Fredericton — Over the past 22 months, Fredericton police have handed out more than 100 tickets for panhandling. Ninety-eight of these were prosecution tickets, while 7 were just warnings.
The minimum amount of each ticket is $140, or about 6 months of light to moderate panhandling. If these needy citizens can hope to pay their fines, they will have to pull up their socks and panhandle like they’ve never panhandled before.
Martin Haines, a homeless man in the capital city, said an officer ticketed him for panhandling in July, and as of this week he’s managed to save up $138. “It was that last toonie that did me in,” he said, his face filled with frustration. “I almost had enough to pay my ticket, and that same cop saw me asking a guy for 2 bucks outside the bank. Now I have another $140 fine! At this rate I’ll never break even.”
A Manatee reporter asked Staff Sgt. Kim Quartermain of the Fredericton Police Department whether hitting beggars with fines was the best way to fight panhandling.
“We are here to serve and protect the public,” said Quartermain.
“OK… well can you explain why it is most of these fines remain unpaid?” asked our reporter.
“We are here to serve and protect the public,” Quartermain repeated, her facial expression unchanged.
Our reporter looked confused and slightly creeped-out before saying, “… That’s not what I asked… did you hear me wrong?” Quartermain explained that “We are here to serve and protect the public” is her usual blanket response to reporter queries, and it’s never failed until now.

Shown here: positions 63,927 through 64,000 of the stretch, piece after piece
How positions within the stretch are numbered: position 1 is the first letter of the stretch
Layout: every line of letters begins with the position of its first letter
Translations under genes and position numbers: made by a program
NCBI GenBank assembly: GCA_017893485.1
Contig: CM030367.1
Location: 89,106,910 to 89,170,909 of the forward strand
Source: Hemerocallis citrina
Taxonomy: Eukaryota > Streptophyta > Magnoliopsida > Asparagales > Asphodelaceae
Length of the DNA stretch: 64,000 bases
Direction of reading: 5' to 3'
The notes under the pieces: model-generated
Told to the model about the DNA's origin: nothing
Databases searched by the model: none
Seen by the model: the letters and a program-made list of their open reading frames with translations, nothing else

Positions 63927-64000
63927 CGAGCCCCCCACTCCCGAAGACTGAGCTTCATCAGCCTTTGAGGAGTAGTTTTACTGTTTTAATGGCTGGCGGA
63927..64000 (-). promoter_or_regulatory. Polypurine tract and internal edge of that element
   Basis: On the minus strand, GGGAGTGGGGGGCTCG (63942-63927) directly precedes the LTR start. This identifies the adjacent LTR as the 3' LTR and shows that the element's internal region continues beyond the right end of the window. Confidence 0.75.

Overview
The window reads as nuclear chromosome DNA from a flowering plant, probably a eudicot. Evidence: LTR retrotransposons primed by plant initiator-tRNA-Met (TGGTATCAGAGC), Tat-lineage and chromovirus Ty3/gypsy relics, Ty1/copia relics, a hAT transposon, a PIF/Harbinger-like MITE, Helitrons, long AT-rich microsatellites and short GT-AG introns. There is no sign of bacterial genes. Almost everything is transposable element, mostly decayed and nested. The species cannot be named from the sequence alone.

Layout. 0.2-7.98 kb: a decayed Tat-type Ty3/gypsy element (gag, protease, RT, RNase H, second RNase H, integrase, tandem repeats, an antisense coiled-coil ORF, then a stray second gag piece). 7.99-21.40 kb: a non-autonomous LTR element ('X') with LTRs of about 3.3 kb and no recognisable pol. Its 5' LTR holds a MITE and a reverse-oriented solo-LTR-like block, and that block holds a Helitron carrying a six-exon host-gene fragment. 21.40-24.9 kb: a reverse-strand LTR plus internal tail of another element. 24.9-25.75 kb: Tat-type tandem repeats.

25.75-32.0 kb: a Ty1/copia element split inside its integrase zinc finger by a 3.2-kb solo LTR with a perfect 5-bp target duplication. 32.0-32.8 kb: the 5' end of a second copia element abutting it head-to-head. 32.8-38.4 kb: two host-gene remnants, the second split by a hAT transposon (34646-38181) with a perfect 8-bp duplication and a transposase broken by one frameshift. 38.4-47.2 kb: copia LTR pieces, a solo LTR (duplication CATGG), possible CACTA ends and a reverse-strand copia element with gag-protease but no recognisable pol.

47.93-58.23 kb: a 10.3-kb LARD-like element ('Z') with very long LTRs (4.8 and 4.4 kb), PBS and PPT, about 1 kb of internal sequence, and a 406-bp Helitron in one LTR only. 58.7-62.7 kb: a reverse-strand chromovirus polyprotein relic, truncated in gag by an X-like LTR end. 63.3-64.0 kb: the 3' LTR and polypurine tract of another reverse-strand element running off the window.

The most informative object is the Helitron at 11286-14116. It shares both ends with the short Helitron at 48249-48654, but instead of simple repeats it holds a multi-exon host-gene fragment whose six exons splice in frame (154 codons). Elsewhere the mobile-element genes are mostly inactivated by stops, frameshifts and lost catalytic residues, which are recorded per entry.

As this interview proved futile, The Manatee sought out Warren Maddox, the executive director for the Fredericton Homeless Shelters. Maddox said ticketing panhandlers is not a solution to a homelessness problem, and that the police should have figured that out by now. “The tickets aren’t being paid, and when these people who are cold, hungry, and otherwise down on their luck can’t pay up, police just throw them in prison. It makes no sense.
“I tried to talk about it with Sgt. Quartermain, but she just kept repeating ‘We are here to serve and protect the public,'” he said. “It was some eerie shit.”
Fredericton citizens can look forward to seeing more innovative, and possibly more aggressive methods from resourceful panhandlers desperate to pay their mounting fines. Citizens can also look forward to police being here to serve and protect the public.